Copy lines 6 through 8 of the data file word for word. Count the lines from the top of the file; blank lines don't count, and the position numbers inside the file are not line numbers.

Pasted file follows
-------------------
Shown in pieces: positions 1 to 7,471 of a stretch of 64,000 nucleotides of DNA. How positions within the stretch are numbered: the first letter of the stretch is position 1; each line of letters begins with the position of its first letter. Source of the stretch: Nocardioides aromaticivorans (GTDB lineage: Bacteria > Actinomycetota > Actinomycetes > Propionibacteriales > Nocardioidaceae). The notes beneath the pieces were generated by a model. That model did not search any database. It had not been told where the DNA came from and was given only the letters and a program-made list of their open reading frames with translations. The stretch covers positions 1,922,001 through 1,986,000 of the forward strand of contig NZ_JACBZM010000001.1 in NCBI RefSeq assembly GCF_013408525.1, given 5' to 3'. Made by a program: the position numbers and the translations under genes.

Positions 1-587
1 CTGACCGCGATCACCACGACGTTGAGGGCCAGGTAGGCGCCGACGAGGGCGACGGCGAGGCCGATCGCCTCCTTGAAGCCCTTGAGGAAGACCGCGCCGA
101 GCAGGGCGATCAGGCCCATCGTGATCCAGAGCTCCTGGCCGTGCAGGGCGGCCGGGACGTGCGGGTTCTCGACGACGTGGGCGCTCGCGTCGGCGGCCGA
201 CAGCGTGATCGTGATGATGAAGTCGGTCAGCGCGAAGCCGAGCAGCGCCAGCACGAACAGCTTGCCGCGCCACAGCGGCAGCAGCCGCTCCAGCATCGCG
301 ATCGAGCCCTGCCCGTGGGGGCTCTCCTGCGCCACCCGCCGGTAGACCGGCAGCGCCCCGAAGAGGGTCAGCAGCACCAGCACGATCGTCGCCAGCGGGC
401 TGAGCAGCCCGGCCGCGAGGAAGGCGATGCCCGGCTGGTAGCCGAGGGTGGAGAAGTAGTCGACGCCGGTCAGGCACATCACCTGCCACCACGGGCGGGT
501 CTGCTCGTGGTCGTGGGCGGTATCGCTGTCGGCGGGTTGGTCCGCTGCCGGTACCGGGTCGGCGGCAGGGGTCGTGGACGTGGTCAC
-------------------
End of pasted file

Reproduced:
301 ATCGAGCCCTGCCCGTGGGGGCTCTCCTGCGCCACCCGCCGGTAGACCGGCAGCGCCCCGAAGAGGGTCAGCAGCACCAGCACGATCGTCGCCAGCGGGC
401 TGAGCAGCCCGGCCGCGAGGAAGGCGATGCCCGGCTGGTAGCCGAGGGTGGAGAAGTAGTCGACGCCGGTCAGGCACATCACCTGCCACCACGGGCGGGT
501 CTGCTCGTGGTCGTGGGCGGTATCGCTGTCGGCGGGTTGGTCCGCTGCCGGTACCGGGTCGGCGGCAGGGGTCGTGGACGTGGTCAC